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Nalsar, NUJS cancel exams, scale prior marks • +50% students may not have ‘effective access’ to online exams • BCI (mostly) agrees

Pencil and paper exams may not be happening for a while
Pencil and paper exams may not be happening for a while

Nalsar Hyderabad and NUJS Kolkata have opted not to hold online exams this semester in light of potential difficulties faced by students, in contrast to NLSIU Bangalore, which has opted for students to sit their final exams entirely online in six- to eight-hour exams spread out over a longer time period.

According to The Telegraph, all NUJS students would be granted provisional promotions, giving 50% weightage to students’ previous examination performance with the remainder being awarded on other work completed this semester, though earlier online exams had been conducted in April.

Nalsar too has gone down a similar path, despite the academic council (AC) having initially approved online exams; however, some students had then raised concerns, according to Nalsar vice-chancellor (VC) Prof Faizan Mustafa.

The Bar Council of India (BCI), meanwhile, as first shared by an anonymous reader in on Legally India Topical, has told VCs in a circular dated 27 May 2020 that online exams would only be fine for final-year students, while intermediate year students should be be advanced on the basis of previous years’ performance (excerpt below).

BCI circular to VCs
BCI circular to VCs

Nalsar rationales

Mustafa explained that for the 16 May AC, “for the first time in Nalsar history I invited three student reps to attend AC meeting” and that finally the AC had decided to “scale up marks rather than have online exam”, because they “did not want students to have any mental stress of online exam” and “did not want elite to have an advantage over less privileged”, particularly over internet access issues.

Update 10 June 2020: It is understood from several sources, that Nalsar has implemented a so-called “no detriment” policy, which means that “for the end semester component of each subject, the higher of either the sum of midsem and project scores, or a score derived from the student’s CGPA, will be taken”.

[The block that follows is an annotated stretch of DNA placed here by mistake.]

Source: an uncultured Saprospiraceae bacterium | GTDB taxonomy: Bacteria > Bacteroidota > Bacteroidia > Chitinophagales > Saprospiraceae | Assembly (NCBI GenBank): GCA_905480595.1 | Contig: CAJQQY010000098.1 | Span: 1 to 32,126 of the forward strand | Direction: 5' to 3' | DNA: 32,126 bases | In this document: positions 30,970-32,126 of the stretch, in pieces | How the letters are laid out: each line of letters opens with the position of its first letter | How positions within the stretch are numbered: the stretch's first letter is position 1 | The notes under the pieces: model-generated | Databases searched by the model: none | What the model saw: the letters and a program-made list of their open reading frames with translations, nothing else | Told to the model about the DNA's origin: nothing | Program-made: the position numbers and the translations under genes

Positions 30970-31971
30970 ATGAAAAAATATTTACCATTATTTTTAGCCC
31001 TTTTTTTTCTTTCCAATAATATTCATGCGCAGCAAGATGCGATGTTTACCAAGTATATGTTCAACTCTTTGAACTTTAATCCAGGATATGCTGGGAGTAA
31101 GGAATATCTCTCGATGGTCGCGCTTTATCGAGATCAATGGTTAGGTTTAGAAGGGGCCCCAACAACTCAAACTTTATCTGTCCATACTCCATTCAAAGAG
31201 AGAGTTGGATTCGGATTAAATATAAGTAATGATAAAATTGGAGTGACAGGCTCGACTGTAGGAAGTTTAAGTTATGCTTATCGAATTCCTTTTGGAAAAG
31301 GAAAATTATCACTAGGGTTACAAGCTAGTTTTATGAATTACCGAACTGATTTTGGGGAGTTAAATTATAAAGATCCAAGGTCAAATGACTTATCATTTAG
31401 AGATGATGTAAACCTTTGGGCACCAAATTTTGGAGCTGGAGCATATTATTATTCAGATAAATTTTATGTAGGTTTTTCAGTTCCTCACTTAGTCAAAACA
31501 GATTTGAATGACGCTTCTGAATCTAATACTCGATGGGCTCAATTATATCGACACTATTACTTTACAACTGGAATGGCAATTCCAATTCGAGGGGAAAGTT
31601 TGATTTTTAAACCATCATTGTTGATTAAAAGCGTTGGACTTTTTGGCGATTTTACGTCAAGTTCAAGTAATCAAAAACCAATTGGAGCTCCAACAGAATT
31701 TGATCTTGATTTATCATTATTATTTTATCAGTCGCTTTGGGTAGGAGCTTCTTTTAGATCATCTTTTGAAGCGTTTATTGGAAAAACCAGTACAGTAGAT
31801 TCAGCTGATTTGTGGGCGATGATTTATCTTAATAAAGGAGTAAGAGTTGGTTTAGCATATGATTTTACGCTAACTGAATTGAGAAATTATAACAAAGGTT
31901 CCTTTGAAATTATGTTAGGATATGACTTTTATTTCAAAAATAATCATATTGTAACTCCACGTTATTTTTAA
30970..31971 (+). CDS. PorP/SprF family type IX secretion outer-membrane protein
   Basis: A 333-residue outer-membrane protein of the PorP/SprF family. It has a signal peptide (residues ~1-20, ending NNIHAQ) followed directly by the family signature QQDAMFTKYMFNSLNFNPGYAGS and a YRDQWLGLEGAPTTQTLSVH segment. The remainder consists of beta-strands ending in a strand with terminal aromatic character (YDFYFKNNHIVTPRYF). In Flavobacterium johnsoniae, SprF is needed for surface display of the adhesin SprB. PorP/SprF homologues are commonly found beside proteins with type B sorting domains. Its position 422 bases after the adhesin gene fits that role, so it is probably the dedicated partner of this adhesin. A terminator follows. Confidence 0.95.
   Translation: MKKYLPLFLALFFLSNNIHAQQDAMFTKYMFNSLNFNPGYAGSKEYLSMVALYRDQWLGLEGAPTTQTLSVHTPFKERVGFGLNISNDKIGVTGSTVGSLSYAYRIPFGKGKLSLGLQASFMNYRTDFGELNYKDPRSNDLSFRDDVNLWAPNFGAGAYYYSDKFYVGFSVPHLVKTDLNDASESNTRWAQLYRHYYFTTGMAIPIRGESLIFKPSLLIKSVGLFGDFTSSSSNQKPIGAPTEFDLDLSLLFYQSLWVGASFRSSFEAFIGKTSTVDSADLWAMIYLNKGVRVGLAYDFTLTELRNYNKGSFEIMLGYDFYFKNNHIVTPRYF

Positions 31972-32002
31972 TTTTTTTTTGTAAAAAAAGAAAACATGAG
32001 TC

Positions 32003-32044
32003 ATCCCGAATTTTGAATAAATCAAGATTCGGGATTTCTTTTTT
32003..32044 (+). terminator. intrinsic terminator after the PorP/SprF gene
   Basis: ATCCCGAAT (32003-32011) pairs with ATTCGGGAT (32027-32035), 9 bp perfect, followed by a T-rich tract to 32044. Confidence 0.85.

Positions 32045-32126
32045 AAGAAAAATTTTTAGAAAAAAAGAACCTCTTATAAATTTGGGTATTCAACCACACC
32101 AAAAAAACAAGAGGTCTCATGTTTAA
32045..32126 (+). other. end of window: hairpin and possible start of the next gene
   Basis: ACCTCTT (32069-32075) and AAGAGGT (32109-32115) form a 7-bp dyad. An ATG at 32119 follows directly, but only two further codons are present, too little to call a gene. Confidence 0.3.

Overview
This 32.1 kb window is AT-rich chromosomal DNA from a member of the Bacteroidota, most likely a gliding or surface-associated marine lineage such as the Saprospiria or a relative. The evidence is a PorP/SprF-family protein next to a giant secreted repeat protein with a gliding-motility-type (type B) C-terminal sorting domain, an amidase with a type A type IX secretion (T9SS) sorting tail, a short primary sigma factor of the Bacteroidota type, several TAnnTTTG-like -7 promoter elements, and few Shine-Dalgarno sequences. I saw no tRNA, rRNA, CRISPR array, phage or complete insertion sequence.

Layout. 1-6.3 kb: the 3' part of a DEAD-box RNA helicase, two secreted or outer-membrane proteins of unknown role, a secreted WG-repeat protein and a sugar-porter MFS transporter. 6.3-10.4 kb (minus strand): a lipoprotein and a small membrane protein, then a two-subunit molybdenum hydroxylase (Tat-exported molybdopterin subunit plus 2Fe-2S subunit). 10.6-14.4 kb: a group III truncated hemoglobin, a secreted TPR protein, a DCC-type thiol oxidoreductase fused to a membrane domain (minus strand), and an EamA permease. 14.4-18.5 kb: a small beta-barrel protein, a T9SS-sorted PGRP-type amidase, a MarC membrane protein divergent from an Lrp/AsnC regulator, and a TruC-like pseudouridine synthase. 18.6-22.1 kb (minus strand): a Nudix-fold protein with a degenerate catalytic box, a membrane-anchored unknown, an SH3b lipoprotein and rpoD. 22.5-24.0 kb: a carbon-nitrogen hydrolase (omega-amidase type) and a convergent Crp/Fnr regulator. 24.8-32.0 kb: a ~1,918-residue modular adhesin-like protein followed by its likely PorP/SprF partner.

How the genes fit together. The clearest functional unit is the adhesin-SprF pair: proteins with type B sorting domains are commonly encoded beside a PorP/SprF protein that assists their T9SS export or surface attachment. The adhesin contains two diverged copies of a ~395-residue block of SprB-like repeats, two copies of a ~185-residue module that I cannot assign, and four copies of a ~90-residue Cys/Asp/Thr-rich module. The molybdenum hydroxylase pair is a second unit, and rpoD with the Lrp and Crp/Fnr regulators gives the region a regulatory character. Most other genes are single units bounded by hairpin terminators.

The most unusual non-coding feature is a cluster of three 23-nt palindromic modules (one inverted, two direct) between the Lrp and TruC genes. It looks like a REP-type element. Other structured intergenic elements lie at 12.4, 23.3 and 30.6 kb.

Furthermore, Nalsar had removed the deadline on internal project submissions so that results would now be declared on a rolling basis, he said. “If scaling up adversely affects CGPA we will take CGPA of earlier semester so that students are not at a disadvantage.”

“Thus our session is on track,” added Mustafa. “Since no resit exams are there we are starting our new session on July 1.”

“We completed all our teaching as per time table and posted pen drives though no examination was going to be held,” he noted, adding that he “does not see examination as the ultimate goal of education” and that .

Prof Amita Dhanda, Nalsar’s dean academic affairs, explained that the decision was made based on a “combination of accessibility, stress and concerns from both students and teachers about holding unproctored exams which caused us to follow this method for mandatory and some elective courses” (though not to seminars and visiting courses).

She added: “We have been trying to worry about what are the dictates of fairness when faced with an act of God.”

“How to help our young students cope with uncertainty” and worrying about “how to make learning effective” during this crisis, had been the priorities during the crisis, she said. While agreeing that tough choices had to be made, she added: “We prefer tough choices which lean towards kindness.”

The numbers around access

We have asked Dhanda for some further statistics on how many students were potentially facing issues of access in the case of online exams.

“The answer to the question would depend upon how you define access,” she said. “The people who have no or very limited access is about 50% in the post-graduate students. In the undergraduate students with no access whatsoever may be 60 odd students.

“But the numbers climb hugely that is more than half when you speak about effective access. Here questions of stability of connections and cost of the service come into play. NALSAR has provided for reimbursement of upgraded connections and to that extent attempted to help.”

But access is not just about internet, according to the Nalsar academic council dean.

“I would also in the context of access want us to address questions of restricted physical spaces in many homes; questions of domestic discord and mental distress. And the emotional disconnect that online learning seems to bring,” she said.

“We are trying to address these at NALSAR in active conversations between students, faculty and administration for the coming semester. The evaluation process for this semester was devised in the same manner.

“For us flexibility and the need to listen to each other is key. It is important for us to continually acknowledge that the situation far from being perfect is quite horrible for many. It is important for us to remember this at all times so that our functioning promotes solidarity and kindness.

“Any university but especially a law school needs to think so that rules are not followed for their own sake but are tweaked where necessary to achieve the purpose for which they were made.”

Photo by Ryan McGilchrist

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